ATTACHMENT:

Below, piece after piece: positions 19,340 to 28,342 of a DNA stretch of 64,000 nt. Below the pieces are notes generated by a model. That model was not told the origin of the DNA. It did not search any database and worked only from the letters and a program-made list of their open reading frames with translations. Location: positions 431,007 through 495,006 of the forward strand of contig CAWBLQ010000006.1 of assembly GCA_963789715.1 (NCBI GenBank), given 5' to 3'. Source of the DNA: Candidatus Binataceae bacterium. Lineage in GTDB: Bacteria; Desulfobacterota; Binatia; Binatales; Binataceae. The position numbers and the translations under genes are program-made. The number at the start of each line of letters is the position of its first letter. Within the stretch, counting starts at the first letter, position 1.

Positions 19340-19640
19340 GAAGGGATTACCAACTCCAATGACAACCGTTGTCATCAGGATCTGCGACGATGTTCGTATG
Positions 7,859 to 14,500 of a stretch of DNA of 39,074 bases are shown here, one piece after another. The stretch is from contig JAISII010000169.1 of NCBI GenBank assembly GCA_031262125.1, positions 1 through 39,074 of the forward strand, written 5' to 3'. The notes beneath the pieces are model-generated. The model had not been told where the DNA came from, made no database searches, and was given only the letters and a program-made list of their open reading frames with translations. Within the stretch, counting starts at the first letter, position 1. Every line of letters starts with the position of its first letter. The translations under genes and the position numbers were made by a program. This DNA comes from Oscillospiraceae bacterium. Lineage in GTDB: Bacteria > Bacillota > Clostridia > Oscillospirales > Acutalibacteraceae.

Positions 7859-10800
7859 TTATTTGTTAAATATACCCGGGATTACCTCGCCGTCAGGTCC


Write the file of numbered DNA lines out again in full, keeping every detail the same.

Below, piece after piece: positions 19,340 to 28,342 of a DNA stretch of 64,000 nt. Below the pieces are notes generated by a model. That model was not told the origin of the DNA. It did not search any database and worked only from the letters and a program-made list of their open reading frames with translations. Location: positions 431,007 through 495,006 of the forward strand of contig CAWBLQ010000006.1 of assembly GCA_963789715.1 (NCBI GenBank), given 5' to 3'. Source of the DNA: Candidatus Binataceae bacterium. Lineage in GTDB: Bacteria; Desulfobacterota; Binatia; Binatales; Binataceae. The position numbers and the translations under genes are program-made. The number at the start of each line of letters is the position of its first letter. Within the stretch, counting starts at the first letter, position 1.

Positions 19340-19640
19340 GAAGGGATTACCAACTCCAATGACAACCGTTGTCATCAGGATCTGCGACGATGTTCGTATG
Positions 7,859 to 14,500 of a stretch of DNA of 39,074 bases are shown here, one piece after another. The stretch is from contig JAISII010000169.1 of NCBI GenBank assembly GCA_031262125.1, positions 1 through 39,074 of the forward strand, written 5' to 3'. The notes beneath the pieces are model-generated. The model had not been told where the DNA came from, made no database searches, and was given only the letters and a program-made list of their open reading frames with translations. Within the stretch, counting starts at the first letter, position 1. Every line of letters starts with the position of its first letter. The translations under genes and the position numbers were made by a program. This DNA comes from Oscillospiraceae bacterium. Lineage in GTDB: Bacteria > Bacillota > Clostridia > Oscillospirales > Acutalibacteraceae.

Positions 7859-10800
7859 TTATTTGTTAAATATACCCGGGATTACCTCGCCGTCAGGTCC